In Isaac's office, Isaac asks Jeremy why he was lying just now. Dana asks if he thought they wouldn't find out. "What the hell happened out there?" says Isaac. Jeremy tries to pretend it was nothing, but Dana says he was taken to the hospital, he passed out, he was sweating and hyperventilating. Jeremy finally starts to tell them what happened, starting with the first day, when they were going after the New England blue mallard. He lists every single technical specification of the rifles they were using and sums it up with, "So I figured we must be going after a pretty dangerous duck." Because this is exactly the right time to make smart-ass comments, when your superiors are breathing fire at you. Isaac says as much. So Jeremy starts telling the story of shooting the deer the next day. I'm not going to transcribe the whole speech here, because it's about three whole minutes, but it was really well done. He explained that almost the whole day had gone by and they hadn't found anything. During a break in the shooting, Jeremy sat down by a stream with the care package Natalie gave him. Then he saw three deer, "small, bigger, biggest; recognizable to any species on the face of the planet as a child, a mother and a father." He explained that he held up a Twinkie and the mother "clopped up to [him] like [they] were at a party." By then the other guys had noticed the deer, and Bob told him to move away. "So I backed away a couple of steps at a time, and I closed my eyes when I heard the shot." Then, my favourite line of the speech: "Look, I know these are dumb animals and they don't play bridge or go to the prom but you can't tell me the little one didn't know who his mother was!" Of course, then I started flashing back to Bambi's-mother-dying nightmares.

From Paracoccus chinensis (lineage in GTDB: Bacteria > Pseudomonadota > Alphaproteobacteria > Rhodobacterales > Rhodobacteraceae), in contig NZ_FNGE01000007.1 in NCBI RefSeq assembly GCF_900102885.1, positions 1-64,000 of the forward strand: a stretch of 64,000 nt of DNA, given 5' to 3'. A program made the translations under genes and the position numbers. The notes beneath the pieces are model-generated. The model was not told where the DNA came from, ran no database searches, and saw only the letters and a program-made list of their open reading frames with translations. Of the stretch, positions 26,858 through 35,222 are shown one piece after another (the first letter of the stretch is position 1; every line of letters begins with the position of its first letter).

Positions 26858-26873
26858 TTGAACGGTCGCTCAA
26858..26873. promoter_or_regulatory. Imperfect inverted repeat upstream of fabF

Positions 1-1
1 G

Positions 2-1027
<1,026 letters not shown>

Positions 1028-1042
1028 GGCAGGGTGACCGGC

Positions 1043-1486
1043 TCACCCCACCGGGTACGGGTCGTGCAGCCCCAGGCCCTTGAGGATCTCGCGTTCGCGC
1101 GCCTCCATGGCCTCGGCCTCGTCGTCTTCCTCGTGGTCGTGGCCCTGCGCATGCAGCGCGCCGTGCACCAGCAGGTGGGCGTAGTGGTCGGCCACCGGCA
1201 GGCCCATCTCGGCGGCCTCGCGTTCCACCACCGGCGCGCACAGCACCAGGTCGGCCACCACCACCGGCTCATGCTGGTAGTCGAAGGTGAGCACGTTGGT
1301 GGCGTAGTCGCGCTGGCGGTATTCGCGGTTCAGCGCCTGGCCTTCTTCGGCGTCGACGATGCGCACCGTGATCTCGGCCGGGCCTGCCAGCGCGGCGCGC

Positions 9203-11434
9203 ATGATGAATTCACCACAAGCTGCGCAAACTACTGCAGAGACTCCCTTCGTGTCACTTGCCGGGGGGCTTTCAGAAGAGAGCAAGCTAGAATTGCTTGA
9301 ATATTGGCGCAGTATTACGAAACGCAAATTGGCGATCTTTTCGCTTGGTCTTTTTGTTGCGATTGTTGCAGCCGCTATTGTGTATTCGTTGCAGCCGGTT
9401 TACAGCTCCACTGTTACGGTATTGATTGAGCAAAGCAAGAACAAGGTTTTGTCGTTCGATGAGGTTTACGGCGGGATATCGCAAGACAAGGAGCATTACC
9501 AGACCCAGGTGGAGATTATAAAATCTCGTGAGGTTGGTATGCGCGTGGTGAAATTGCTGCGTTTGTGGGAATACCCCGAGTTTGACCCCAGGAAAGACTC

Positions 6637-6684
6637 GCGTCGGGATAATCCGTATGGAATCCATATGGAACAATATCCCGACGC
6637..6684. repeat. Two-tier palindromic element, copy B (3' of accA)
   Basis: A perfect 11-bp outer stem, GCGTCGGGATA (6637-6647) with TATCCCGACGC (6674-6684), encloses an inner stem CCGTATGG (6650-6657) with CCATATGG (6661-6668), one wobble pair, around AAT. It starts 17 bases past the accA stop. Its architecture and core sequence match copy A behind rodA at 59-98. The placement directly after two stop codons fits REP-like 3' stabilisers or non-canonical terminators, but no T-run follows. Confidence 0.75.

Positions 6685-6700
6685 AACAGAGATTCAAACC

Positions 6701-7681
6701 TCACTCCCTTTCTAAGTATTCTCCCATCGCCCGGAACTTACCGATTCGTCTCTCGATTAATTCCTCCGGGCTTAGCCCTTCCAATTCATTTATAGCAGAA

Next, Jeremy says that, at the hospital, Bob was going on about the tradition and nobility of hunting (he doesn't say anything about Bob frequently referring to him as a "pussy"), which Jeremy denounces as a load of crap and talks about the Indian respect for the land and its animals and the necessity of hunting for survival. Okay, wait, here is my favourite line: "What we did wasn't food and it wasn't shelter and it sure as hell wasn't sports." Amen. In a recent discussion in Sports Illustrated about whether or not hunting is a sport, I think a reader summed it up best when he said, and I'm paraphrasing, "How can it be a sport when one of the competitors doesn't know it's a competition?" Isaac wants to know why Jeremy didn't mention how he felt about hunting, and Jeremy says it was because Isaac told him he'd spoken to his old boss. Isaac says he spoke to all his old bosses, and Jeremy figures they all said pretty much the same thing. Isaac says yes: "They all said that Jeremy Goodwin is a bright guy with a world-class understanding of popular sports, but that he didn't quite fit in and there was little chance that he'd advance in their organization." Jeremy points out he has $80,000 in student loans to pay back. Good god, is he a heart surgeon? "My instincts told me to shut the hell up and do what I was told," says Jeremy. Isaac: "Your instincts were wrong." Jeremy: "Not fitting in is how qualified people lose jobs." Isaac: "Yeah, but a lot of the time it's how they end up working here." Okay, I snorted a little bit at this image of Sports Night as some sort of last-chance group home for wayward sports journalists. I wouldn't say they're the strangest collection of oddballs ever assembled.